High cholesterol runs in my family and Matthew’s family. When our pediatrician did bloodwork to check my oldest son’s cholesterol I was so grateful. Thankfully the results came back normal, but what if they hadn’t?
September is Cholesterol Education Month, which is why I am pleased to partner with Med-IQ on this important campaign to help generate awareness around inherited forms of very high cholesterol and how to advocate for your own treatment course with your healthcare team. Med-IQ is an accredited medical education company that provides an exceptional educational experience for physicians, nurses, pharmacists, and other healthcare professionals. Links to outside organizations are provided as a resource; linked content is not endorsed by Med-IQ.
Have your child’s cholesterol checked
While I think adults know that it is important to have our cholesterol checked, it is also important for children. Did you know the American Academy of Pediatrics recommends all kids should be screened for high blood cholesterol (a simple blood panel) between the ages of 9-11 years old and again at age 17-21*unless* they have certain risk factors, in which case they should be screened at 2 years old?
Risk factors for high cholesterol in children include:
- A family history of cardiovascular disease (such as heart attack, stroke, blocked arteries), particularly in younger relatives (55 years old or earlier in men, 65 years or earlier in women)
- A family history of very high cholesterol (for example in one or both parents).
This means my kids should have been tested at 2, instead of at 11 which is when my pediatrician does screenings. (I definitely plan to ask about this at my kids’ next appointment.) Current data shows that only 4-17% of kids are screened for cholesterol levels between the ages of 9-11 years old. Most children will have a normal cholesterol level! But it is valuable to know the numbers.
If your child’s pediatrician doesn’t offer a cholesterol panel as part of routine care, this is something parents can request. Be sure to share family history of heart disease, stroke, or high cholesterol with your child’s pediatrician and request your child’s full panel results, including the child’s LDL numbers.
Will you help? Take this survey and maybe win $100
Med-IQ is conducting an anonymous survey and would appreciate your input. The survey will take less than 10 minutes to complete. Survey responses are shared only in aggregate. Your responses to these survey questions will provide Med-IQ with important information about inherited forms of high cholesterol and your care team, which will help us develop future educational initiatives. Once you've completed the survey, you will have the option of providing your email address to be entered into a drawing administered by SOMA Strategies to win 1 of 3 $100 VISA gift cards. If you choose to enter, your email address will be used to randomly draw the winners and notify them of their prize.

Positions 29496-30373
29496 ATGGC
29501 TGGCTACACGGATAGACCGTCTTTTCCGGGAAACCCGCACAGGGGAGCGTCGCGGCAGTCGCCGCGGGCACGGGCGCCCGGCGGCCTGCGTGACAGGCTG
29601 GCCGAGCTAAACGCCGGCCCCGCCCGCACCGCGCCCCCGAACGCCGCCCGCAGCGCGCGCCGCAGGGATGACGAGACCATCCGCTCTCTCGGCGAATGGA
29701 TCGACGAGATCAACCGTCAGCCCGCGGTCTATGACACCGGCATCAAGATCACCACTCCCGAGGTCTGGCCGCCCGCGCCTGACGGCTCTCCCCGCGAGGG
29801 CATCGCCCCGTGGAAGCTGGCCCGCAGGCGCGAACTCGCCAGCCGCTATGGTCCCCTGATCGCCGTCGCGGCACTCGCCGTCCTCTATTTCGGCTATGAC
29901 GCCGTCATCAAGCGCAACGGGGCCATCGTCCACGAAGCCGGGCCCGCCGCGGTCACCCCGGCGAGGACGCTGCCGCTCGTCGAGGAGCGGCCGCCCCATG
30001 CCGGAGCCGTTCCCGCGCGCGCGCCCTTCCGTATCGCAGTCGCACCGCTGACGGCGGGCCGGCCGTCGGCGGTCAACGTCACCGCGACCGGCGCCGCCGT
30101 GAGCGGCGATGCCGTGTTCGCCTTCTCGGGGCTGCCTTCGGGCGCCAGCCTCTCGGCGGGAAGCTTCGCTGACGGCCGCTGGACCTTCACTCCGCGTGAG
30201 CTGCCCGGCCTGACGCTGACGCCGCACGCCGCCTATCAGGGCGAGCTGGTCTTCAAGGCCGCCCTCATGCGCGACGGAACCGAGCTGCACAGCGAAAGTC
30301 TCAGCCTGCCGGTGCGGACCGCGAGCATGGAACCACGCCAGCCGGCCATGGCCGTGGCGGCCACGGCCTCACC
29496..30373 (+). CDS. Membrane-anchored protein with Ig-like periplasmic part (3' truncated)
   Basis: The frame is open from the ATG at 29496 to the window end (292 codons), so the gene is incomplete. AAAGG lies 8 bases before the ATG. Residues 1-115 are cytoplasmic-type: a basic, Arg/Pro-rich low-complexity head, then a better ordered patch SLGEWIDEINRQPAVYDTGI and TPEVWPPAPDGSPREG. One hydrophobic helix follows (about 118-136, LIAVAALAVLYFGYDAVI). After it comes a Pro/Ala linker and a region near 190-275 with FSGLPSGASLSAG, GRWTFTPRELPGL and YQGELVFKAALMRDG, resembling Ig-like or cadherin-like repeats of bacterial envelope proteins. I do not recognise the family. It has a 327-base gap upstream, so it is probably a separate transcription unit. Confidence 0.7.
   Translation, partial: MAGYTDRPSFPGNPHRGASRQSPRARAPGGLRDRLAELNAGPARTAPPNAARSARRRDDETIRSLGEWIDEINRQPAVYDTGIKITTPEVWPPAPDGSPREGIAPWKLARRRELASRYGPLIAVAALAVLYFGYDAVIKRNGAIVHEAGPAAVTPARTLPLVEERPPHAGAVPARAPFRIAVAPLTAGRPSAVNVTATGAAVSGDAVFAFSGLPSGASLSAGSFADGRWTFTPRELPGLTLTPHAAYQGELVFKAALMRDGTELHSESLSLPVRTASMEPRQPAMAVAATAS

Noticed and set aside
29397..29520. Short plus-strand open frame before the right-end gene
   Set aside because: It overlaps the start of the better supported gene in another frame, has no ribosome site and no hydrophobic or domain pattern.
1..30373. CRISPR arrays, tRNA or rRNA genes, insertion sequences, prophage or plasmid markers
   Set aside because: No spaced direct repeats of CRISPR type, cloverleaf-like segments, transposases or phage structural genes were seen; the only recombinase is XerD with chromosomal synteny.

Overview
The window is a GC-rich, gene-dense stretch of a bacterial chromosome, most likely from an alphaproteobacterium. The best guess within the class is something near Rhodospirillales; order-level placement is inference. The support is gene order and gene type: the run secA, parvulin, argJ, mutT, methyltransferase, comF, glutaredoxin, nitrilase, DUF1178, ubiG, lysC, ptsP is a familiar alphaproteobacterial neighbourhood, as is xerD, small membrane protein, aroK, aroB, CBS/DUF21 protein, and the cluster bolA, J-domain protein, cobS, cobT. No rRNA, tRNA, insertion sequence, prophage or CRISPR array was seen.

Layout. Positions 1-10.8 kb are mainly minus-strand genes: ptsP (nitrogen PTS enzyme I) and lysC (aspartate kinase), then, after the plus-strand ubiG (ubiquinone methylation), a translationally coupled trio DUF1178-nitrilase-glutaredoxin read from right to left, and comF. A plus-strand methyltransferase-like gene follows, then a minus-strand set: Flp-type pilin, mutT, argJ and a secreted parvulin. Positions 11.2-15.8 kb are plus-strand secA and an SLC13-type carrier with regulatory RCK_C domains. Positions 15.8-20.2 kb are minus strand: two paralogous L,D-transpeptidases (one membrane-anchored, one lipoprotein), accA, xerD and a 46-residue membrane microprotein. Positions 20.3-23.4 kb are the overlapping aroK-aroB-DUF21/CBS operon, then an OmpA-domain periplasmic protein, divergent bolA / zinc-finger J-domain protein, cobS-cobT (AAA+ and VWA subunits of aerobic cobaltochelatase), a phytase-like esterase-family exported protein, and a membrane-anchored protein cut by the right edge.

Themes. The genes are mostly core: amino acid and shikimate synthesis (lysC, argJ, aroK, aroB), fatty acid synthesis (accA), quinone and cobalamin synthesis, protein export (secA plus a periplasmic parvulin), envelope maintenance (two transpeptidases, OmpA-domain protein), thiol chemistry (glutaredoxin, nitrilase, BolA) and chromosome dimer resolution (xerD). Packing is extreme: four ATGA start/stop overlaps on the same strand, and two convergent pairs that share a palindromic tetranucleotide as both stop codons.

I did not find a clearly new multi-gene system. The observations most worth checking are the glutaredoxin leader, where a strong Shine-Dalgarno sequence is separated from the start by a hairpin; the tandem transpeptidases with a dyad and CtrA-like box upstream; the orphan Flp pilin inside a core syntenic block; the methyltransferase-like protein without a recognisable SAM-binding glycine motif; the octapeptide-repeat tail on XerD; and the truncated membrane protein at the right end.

Last time I partnered with Med-IQ two of the three winners were my readers – so fun and easy!
Familial Hypercholesterolemia or FH
I also wanted to share about a life-threatening but treatable condition that can be found from those screenings I mentioned above. The following information was provided to me by MEDIQ:
Sometimes very high cholesterol ( >160 LDL cholesterol in children or >190 in adults) is caused by an inherited condition called familial hypercholesterolemia or FH. This genetic disorder affects how the liver clears LDL-cholesterol (the “bad” kind of cholesterol) from the blood resulting in very high levels of LDL-cholesterol from birth. I had never heard of this condition before, and incredibly, according to the FH Foundation, 1 in 5 heart attacks under the age of 45 years old are due to FH. The two subtypes of FH are Heterozygous FH or HeFH and Homozygous or HoFH.
HeFH is a very common disorder, affecting ~1 in 250 people, yet only about 20% of patients are diagnosed. LDL cholesterol is commonly >190 mg/dL in persons with HeFH (twice the recommended level).
HoFH is a rare disorder, affecting ~1 in 300,000 people. A person with HoFH typically has LDL-cholesterol levels >400 (4 times the recommended level) and often as high as 800 or even 1,000 mg/dL! HoFH is a more severe form of FH with atherosclerosis often detected in childhood. Unfortunately, even people with HoFH are diagnosed late. If HoFH is suspected, it is important to see a lipid specialist as soon as possible and to connect with the FH Foundation for support and information.
The good news is, a variety of effective treatments are available to lower LDL cholesterol to help prevent heart disease, beginning with statins. However, HoFH is usually more difficult to treat than HeFH and typically requires multiple lipid-lowering treatments. Luckily, new therapies are now available to help treat HoFH so check with a lipid specialist.
If your child is diagnosed with one of these, treatment for HeFH can begin at age 8 or 10 and treatment for HoFH begins immediately at diagnosis. There is no need to wait until after puberty to begin treatment. It is important that girls and young women are treated early because they will need to pause treatment during pregnancy and breastfeeding. Lipid specialists can help reach those LDL goals.
I was compensated by Med-IQ, the National Lipid Association and the FH Foundation, through an educational grant from Regeneron Pharmaceuticals, Inc., to write about familial hypercholesterolemia. All opinions are my own.